What is Dyspraxia? It is a developmental disorder that can affect one or all motor skills. In my son's case, it affects his speech skills (at least from what we can tell right now. There are many more symptoms related to Dyspraxia. There is a link at the bottom of this post leading to more information).
My daughter could talk clearly by the time she was two years old. My son, on the other hand couldn't. He couldn't even say "mama." I asked our family doctor about it and she told me that boys develop slower than girls and that his sister probably did the talking for him. So, I didn't worry about it.
His limited speech skills affected his self-esteem, though. He didn't like to play with children his age (except for his sister). He would watch our mouths intently when we would speak. He would try to mimic what we were saying, but when he couldn't, he would lower his head down and sadly say "oh." He would also get frustrated and start crying. My heart broke. I decided to take him to a speech therapist. She diagnosed him with Dyspraxia. Her diagnosis was confirmed by another evaluation through the county.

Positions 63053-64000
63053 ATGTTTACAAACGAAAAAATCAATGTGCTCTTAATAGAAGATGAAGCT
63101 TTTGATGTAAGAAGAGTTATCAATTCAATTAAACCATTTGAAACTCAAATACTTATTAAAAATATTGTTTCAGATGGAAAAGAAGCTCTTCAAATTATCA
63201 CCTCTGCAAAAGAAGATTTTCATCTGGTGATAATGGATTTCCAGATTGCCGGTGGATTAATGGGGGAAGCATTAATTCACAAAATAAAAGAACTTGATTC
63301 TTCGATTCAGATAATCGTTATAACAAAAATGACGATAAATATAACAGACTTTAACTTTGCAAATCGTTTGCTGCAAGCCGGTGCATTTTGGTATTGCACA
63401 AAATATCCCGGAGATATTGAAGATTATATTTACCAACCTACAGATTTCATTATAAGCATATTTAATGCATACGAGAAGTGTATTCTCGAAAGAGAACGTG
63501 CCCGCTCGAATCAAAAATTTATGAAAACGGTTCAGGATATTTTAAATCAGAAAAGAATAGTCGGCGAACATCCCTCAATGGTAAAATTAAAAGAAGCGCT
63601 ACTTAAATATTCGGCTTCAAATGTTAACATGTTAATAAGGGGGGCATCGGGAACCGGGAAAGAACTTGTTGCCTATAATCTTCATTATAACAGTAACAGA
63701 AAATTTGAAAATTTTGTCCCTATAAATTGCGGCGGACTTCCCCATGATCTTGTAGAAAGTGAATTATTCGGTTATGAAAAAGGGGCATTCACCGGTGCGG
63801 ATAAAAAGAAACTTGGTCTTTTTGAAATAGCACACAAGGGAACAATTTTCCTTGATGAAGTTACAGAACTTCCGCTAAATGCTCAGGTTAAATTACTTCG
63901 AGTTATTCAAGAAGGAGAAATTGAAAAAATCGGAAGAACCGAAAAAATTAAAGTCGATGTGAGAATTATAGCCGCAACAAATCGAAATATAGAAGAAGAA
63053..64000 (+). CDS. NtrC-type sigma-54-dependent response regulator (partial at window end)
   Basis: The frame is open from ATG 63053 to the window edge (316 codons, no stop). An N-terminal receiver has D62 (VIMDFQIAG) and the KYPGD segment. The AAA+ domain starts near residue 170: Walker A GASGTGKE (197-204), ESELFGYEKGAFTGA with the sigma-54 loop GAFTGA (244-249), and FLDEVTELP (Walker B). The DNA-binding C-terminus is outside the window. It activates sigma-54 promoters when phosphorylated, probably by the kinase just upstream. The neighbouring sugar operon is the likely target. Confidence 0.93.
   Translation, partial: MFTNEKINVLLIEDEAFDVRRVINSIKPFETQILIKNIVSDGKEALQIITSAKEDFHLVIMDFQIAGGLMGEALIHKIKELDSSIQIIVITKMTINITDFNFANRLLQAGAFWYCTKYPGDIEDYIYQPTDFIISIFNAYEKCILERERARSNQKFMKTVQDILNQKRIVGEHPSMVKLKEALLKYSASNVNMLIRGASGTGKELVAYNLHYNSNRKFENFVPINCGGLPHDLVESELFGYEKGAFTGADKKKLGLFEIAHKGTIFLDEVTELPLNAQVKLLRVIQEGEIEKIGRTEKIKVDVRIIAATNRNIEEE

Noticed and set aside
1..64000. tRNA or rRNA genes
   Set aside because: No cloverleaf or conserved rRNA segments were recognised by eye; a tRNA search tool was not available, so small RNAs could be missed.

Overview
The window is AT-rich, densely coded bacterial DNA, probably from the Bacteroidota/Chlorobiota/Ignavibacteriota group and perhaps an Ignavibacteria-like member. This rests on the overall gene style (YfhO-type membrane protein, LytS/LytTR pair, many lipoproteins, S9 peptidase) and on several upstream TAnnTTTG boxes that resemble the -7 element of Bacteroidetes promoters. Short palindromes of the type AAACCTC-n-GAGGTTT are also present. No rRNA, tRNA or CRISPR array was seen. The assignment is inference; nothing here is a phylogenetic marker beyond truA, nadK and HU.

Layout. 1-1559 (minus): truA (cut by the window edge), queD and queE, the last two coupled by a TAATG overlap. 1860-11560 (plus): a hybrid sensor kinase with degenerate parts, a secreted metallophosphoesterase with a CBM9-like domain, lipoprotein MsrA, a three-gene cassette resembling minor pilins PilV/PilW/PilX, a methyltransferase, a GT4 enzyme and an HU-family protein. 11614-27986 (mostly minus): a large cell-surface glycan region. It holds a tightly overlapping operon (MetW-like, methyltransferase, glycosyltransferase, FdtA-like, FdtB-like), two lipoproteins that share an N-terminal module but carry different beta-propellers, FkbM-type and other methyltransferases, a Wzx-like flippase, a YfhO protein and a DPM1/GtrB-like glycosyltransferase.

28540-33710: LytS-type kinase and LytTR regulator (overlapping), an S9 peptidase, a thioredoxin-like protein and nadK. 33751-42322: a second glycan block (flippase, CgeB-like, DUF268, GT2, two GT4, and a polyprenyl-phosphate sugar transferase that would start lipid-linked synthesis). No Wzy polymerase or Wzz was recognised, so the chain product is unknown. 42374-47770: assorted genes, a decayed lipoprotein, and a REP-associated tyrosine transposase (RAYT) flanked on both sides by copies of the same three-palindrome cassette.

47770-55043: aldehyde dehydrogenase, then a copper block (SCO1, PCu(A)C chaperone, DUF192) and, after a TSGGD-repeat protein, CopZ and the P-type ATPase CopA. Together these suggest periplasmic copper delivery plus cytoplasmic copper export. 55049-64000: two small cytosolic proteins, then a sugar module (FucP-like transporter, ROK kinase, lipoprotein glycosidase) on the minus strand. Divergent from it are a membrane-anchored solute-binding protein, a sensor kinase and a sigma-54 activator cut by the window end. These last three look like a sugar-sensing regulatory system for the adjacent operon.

His speech therapist explained that it is harder for him to speak than those who do not have Dyspraxia. He at times doesn't know what to do with his tongue or which way to move his mouth when he speaks.
After months of intense speech therapy and practice at home, my son can now talk in complete sentences (not perfectly, but he's come a long way. His therapist said she could tell he really wanted to speak. I told her it was so he could stick up for himself against his sister). He no longer hangs his head or cries out of frustration. He even has a friend he likes to play with. Just tonight, as I was tucking him in bed, I told him "I love you." He said "Not me." When I gave him a look, he said "I just teasing. I wove you." Warmed my heart.
Please click here to learn more about Dyspraxia.